Do not stereotype this fashion photographer. Bill Cunningham is a Korean War-era veteran, who goes to church every Sunday. As for his personal life, that is one of the mysteries Richard Press attempts to plumb in his documentary profile Bill Cunningham New York (trailer here), which opens this Wednesday at New York’s Film Forum.
In addition to select runway coverage, Cunningham has two regular photo-essay columns in another major New York newspaper that shall remain nameless. One is a society spread. The other is a street-level, boots-on-the-ground fashion report, using everyday eccentric New Yorkers as his bellwether subjects. The latter appears much closer to his heart. He clearly enjoys the sight of a well turned outfit, but refuses to elevate a supermodel above an office worker with particular panache. Yet, one of the obvious ironies of Cunningham’s life is the modesty of his own wardrobe. Famous for his blue windbreaker and disposable ponchos, Cunningham would probably shop at Wal-Mart were the price-cutting chain ever allowed to open a Manhattan store.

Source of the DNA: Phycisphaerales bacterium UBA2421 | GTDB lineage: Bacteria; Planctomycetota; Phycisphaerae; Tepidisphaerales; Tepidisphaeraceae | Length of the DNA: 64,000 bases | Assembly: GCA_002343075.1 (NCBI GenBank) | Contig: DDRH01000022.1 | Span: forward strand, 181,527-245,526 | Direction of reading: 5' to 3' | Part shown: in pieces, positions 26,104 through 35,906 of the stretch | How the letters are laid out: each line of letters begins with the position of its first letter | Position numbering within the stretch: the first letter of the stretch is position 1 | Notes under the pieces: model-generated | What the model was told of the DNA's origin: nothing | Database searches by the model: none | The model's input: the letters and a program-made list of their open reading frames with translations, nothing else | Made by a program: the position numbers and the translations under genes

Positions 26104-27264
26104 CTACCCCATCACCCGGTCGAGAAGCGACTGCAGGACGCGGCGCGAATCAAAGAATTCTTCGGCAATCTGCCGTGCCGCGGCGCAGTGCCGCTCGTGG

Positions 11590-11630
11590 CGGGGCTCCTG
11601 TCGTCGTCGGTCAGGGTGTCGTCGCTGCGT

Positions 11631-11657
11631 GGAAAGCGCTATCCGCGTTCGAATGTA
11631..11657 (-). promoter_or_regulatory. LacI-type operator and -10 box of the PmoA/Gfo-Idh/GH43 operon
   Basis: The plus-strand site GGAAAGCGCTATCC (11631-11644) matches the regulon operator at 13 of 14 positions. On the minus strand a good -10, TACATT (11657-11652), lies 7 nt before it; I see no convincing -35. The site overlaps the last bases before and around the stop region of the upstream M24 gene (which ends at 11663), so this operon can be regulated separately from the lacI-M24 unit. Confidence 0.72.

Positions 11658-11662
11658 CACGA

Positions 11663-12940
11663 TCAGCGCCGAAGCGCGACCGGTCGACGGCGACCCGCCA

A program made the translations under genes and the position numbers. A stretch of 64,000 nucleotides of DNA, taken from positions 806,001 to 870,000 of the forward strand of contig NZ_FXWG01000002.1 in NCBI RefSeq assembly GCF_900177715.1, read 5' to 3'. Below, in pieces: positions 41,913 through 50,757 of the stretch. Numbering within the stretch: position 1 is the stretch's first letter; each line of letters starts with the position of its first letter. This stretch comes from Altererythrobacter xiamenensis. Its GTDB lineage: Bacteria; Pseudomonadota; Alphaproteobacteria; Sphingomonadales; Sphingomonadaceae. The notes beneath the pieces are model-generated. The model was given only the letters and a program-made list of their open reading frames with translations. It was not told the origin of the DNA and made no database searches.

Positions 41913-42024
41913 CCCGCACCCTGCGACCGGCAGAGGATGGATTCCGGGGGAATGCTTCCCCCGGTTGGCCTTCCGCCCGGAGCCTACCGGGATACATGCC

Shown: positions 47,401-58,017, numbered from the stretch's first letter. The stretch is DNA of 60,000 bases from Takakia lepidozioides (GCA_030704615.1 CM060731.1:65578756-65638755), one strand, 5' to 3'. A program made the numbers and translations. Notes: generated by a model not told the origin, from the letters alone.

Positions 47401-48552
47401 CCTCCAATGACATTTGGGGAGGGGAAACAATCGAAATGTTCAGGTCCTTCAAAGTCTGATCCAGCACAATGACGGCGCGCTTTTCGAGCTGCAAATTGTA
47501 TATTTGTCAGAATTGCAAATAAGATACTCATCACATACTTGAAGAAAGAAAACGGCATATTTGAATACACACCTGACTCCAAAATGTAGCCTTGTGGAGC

Press temporarily veers off course when attempting to gin up outrage at Carnegie Hall for relocating Cunningham and a handful of hold-out tenants of the studios above the venerable institution. Yet, Cunningham largely undercuts him, readily admitting he could crash with his over-stuffed filing cabinets just about anywhere. Indeed, it is dashed difficult not to like the photographer, whose fundamental decency comes through quite strikingly. Perhaps most tellingly, the young Cunningham willing answered his country’s call to serve, despite the outrageous flak leveled at him by the wealthy family backing his line of designer hats.
Cunningham is a cagey interview subject, but Press successfully “hounds” his subject until he opens up, at least to an extent. There is no big third act revelation though, just more niceness. Indeed, BCNY might be the least cynical portrayal of the fashionista world to ever hit the big-screen.
Though shot with a minimal crew with off-the-shelf cameras, as per Cunningham’s mandate, BCNY still looks professionally put together. (The licensed soundtrack is also surprisingly interesting, even featuring “Blues” by the latter George Lewis.) Any film that scores on-camera interviews with Anna Wintour and Tom Wolfe may safely lay claim to some serious society cred. For that matter, how many docs can boast cameos from both Pinch Sulzberger and David Koch? More to the point, Cunningham emerges as a subject well worth spending time with. His enthusiasm for enthusiasm is infectious. A film with wider mainstream appeal than one might assume, BCNY opens this Wednesday (3/16) in New York at Film Forum.